MPC and Zero-Knowledge

a secure, simple and efficient solution


To compute directly on encrypted data and keep the cryptographic key distributed – an easy, efficient and elegant solution


To safeguard private data in the cloud and within collaborative solutions. In many situations businesses (or individuals) are generally reluctant to reveal private information. Usually with good reason: such information can be exploited by others in the market, but can also be misused in unforeseen ways in the future. While collecting sensitive data across competing companies or/and end users are instrumental for creating value, there is always a potential danger that private information may leak and be aggregated across time.

An auction is all about coordinating confidential information across competing companies and individuals in order to set prices and match buyers and sellers

Confidential statistics is all about coordinating confidential information across competing companies and individuals to compute statistics that leads to better decisions.

Modern market solutions and data driven decision systems rely on more and more confidential data to facilitate better decision making. Typically, the most confidential data are the best data. Confidential and trustworthy use of such data leads to better services.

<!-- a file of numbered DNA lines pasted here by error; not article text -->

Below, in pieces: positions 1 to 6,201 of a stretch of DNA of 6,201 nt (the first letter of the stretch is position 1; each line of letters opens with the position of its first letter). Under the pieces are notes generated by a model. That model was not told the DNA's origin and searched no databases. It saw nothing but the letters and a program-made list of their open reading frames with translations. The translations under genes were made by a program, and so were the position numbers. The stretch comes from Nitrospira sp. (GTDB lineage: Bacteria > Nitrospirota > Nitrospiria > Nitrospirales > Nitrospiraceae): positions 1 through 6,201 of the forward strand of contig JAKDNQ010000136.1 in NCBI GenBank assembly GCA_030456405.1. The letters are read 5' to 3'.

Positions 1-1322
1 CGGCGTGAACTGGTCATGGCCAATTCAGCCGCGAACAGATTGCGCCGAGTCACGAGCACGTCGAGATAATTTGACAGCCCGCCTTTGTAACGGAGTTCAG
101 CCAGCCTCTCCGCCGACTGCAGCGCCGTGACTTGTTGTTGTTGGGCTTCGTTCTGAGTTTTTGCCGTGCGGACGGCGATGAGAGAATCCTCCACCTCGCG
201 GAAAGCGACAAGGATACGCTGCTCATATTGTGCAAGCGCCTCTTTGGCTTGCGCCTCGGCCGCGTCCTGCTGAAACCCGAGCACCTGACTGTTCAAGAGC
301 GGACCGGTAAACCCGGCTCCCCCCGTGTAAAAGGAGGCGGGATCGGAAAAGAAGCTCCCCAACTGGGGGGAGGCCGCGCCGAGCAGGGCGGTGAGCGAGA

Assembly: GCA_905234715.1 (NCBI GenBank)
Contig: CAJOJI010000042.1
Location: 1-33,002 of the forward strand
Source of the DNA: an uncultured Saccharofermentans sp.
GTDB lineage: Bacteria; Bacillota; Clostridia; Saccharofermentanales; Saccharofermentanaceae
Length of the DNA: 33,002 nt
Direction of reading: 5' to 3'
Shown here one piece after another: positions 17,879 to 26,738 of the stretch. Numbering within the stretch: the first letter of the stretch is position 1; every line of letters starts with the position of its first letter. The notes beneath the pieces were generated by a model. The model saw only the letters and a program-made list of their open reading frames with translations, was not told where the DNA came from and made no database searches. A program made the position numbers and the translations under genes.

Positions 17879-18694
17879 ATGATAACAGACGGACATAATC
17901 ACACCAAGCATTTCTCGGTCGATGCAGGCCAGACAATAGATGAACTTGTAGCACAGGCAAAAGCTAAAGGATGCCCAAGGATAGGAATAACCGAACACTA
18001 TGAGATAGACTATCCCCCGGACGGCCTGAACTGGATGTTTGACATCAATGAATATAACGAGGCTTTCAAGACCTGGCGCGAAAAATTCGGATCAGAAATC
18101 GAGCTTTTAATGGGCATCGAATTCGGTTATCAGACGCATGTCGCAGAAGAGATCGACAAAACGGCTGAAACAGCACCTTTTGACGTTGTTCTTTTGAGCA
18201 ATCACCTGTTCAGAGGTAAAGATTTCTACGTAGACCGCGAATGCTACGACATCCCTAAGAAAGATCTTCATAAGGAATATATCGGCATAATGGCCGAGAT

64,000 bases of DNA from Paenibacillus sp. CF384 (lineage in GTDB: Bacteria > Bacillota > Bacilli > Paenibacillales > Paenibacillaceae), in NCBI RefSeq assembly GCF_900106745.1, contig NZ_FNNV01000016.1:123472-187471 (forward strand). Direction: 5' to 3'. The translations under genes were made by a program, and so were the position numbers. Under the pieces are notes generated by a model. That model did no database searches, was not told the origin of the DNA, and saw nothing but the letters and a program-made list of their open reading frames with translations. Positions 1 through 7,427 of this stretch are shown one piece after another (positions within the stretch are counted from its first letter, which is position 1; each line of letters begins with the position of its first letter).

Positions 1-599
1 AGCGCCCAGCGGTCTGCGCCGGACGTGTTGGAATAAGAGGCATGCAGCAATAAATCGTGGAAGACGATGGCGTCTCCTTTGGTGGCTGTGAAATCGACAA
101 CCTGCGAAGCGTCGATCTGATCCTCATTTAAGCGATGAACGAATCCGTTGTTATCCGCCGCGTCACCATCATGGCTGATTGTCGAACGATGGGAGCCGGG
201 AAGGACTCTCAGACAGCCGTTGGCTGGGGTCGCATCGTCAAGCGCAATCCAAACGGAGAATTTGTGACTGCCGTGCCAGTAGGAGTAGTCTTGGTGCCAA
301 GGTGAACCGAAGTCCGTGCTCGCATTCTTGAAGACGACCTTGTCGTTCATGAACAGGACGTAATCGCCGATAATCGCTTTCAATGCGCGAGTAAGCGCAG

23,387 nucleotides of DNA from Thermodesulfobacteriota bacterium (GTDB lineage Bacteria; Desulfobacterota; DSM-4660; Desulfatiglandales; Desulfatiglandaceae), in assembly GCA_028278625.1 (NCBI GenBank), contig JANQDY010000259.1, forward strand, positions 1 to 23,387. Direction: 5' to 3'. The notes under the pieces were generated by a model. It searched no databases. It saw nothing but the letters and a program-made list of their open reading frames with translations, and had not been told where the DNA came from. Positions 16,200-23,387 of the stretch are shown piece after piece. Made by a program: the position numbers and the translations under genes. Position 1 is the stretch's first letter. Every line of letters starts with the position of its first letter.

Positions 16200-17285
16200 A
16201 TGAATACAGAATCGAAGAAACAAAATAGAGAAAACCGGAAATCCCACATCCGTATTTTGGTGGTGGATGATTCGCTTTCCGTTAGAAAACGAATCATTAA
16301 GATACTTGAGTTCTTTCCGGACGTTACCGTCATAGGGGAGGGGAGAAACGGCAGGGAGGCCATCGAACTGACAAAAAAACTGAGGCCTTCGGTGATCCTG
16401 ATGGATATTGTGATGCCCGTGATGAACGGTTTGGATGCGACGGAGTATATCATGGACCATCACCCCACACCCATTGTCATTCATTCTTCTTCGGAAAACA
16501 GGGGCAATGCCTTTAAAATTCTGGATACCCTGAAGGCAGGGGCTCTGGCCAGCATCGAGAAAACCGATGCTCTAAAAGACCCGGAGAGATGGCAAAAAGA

How Partisia enhances privacy by fundamentally parting with the idea that one needs to trust in individuals or organizations to coordinate or compute on private information. The confidential information will be encrypted and remain encrypted forever! The required coordination will be performed directly on the encrypted information by a network of servers located at different organizations, where no single server knows the decryption key.

Secure Multiparty Computation

Partisia software solutions prevent some type of collusion and limit others
Colusion in auctions can be divided into two types:

  • Type 1: Collusion that involves the central auctioneer directly.
  • Type 2: Collusion that is coordinated by some or all of the participants outside the central auctioneer.

The risk of Type 2 collusion is most imminent in open auctions. When the bidding is organized as an open process, it is easier to sustain a cartel or to signal market partition during the bidding. In the auctioning of the 3G licenses in Germany, for example, two of the main competitors Mannesman and T-mobil managed to signal a market partition during the auction to avoid competing. Although, the open price formation is useful to facilitate price discovery, concerns about collusion and the protection of the participants’ private information are sufficiently important in many cases to oblige the use of partly or entirely sealed bids instead. In fact, OECD recommends sealed bids to prevent collusion in public procurement.